"I want to be who I wish I want to be. I mean. Not wish I want to be; what I am."
Dee-Vyne "Dee" Valentine, 12, is a male to female transgender. She left her former name, Dante, behind last school year and started the sixth grade in August 2014 with the name she feels represents who she is. Sensing the challenges that lie ahead, her mom, Christina Mays worried about the transition at first. But after educating herself on the high rate of suicides involving transgender people, she decided to do what she could to facilitate her daughter's wishes.
On her 12th birthday, as her family reminded her to make a wish before blowing out her candles she repeated, "every day, my wises come true."
Below are the pdfs of what the story looked like in print. A special thank you to the ever talented
for writing this story.
Let us leave this place where the smoke blows black//and the dark street winds and bends.
Past the pits where the asphalt flowers grow//we shall walk with a walk that is measured and slow
and watch where the chalk-white arrows go//to the place where the sidewalk ends.
From, Where the Sidewalk Ends by Shel Silverstein.
Ethan was 10 when he was diagnosed with Anaplastic Astrocytoma grade III, brain cancer. Doctors could extend his life with treatment, but they didn't have a cure.
I met him less than a month after he turned 11. He had posters of strong Marine Corps men up in his room and slept with a teddy bear at night.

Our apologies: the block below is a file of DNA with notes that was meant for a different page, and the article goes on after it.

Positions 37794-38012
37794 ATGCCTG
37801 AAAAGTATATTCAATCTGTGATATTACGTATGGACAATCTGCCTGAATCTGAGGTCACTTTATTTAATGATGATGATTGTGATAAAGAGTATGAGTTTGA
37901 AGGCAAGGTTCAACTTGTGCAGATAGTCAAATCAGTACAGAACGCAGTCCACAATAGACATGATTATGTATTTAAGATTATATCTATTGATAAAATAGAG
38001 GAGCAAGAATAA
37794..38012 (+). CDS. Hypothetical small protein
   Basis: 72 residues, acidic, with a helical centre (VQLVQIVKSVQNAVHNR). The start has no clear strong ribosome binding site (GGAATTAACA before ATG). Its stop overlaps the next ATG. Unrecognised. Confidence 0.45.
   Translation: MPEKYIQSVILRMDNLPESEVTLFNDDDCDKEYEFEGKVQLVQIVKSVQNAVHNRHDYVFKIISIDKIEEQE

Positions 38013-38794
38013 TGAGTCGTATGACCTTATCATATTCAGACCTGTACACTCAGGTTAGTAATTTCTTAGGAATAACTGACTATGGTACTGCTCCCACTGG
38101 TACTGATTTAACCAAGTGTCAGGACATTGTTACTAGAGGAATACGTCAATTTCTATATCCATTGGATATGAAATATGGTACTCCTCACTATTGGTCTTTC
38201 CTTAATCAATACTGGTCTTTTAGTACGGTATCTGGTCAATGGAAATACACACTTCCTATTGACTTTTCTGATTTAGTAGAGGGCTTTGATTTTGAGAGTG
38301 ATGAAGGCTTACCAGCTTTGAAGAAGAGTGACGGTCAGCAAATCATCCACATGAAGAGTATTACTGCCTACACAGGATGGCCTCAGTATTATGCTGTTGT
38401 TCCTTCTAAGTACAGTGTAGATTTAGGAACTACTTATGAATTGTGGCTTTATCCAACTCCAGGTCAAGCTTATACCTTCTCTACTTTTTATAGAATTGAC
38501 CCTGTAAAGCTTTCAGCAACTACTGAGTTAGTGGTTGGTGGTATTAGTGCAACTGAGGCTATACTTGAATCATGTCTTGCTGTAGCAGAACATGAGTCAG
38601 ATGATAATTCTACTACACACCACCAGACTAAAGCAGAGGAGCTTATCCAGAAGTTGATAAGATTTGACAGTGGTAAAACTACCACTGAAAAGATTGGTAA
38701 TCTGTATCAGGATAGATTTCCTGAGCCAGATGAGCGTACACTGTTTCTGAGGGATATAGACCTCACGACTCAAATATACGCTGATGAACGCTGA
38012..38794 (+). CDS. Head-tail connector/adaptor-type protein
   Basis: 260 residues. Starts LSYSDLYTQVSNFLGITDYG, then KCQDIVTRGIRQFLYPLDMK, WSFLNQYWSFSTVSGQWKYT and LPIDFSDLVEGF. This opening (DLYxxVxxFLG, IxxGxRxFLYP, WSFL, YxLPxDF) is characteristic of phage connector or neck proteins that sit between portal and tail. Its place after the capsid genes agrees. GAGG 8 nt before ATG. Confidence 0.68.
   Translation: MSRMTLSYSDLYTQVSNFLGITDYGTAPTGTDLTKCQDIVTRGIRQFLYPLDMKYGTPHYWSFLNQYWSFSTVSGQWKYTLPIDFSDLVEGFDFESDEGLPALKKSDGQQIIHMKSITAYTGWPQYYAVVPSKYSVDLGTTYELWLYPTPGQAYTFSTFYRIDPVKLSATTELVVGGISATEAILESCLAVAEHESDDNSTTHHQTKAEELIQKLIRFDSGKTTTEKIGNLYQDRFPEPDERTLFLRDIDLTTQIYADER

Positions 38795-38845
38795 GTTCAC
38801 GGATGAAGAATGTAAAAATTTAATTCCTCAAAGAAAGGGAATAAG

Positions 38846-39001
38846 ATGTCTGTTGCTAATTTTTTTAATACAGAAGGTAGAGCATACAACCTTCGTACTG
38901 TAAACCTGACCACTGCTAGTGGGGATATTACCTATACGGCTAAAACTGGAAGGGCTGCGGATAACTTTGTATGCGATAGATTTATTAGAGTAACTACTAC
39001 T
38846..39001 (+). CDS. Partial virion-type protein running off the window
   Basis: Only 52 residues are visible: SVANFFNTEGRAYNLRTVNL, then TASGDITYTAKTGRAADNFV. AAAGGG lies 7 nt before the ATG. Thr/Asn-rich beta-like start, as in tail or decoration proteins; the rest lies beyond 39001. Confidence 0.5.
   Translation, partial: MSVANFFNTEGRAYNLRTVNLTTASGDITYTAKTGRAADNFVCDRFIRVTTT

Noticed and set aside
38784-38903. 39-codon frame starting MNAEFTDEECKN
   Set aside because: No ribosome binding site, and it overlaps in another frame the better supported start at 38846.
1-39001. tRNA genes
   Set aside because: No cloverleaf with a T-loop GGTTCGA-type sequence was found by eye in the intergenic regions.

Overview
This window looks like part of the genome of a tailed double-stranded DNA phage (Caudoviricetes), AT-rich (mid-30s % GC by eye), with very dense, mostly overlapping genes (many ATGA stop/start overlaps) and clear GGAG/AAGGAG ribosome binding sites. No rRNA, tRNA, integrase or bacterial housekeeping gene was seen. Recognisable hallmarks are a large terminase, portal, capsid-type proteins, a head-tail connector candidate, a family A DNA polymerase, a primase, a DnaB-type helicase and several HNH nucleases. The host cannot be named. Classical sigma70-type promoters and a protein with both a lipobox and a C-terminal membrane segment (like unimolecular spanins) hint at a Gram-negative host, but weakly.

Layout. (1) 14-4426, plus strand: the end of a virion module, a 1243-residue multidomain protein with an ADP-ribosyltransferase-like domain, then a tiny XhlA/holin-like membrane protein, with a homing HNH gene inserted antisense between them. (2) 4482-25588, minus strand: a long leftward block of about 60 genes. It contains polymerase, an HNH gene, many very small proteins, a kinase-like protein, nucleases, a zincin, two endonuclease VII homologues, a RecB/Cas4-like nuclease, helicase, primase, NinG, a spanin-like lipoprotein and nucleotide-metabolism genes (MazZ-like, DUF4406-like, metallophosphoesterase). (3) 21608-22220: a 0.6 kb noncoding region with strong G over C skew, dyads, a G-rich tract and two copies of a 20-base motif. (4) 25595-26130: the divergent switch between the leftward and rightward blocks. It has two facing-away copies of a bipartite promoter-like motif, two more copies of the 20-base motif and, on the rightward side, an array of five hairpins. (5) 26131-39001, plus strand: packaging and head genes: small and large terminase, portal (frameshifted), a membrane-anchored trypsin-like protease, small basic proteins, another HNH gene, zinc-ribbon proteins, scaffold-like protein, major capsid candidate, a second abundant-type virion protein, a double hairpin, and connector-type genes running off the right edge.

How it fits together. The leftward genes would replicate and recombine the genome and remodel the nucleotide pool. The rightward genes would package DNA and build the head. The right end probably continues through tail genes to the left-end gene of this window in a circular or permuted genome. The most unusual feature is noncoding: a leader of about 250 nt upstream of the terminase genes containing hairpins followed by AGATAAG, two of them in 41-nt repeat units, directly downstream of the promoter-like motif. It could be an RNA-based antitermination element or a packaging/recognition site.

He wished that everyone with cancer would just keep fighting because that's what he was doing.
He imagined himself as a superhero. Just like them, his body was full of radiation.
He prayed every night because he believed that God was who gave him the disease and who would also take it away.
Even after doctors said there was nothing they could do, Ethan continued to live.
With the help of his mom Maria, he got to do so much.
He was just getting to some of the things he wanted to do.
It all went so fast after Christmas, about two years after diagnosis.
Maria and Ethan were dealing with the departure of one of them.
It was the beautiful things that made me feel the most. Like when Ethan was too weak to play video games, but he'd still muster the energy to wrap his arm around someone for a hug.
His mom would do anything she could. But nothing could be done.
In July of this year the hurting took over.
Cancer stole the rest of his life.
's story, there's a quote from Maria that I think about. "Mourn the loss of your child; don't mourn the loss of your child's life."
Life is valuable. There is so much beauty to be found. But it is a precious and fleeting gift.
I hope that one day soon we can prevent cancer, or at least cure people of it. Until then we can do a better job at directing funds to pediatric patients and we can give more to the organizations that help pay household bills for parents of kids with cancer.
*If anyone is interested in the full story, you can find part one, two and three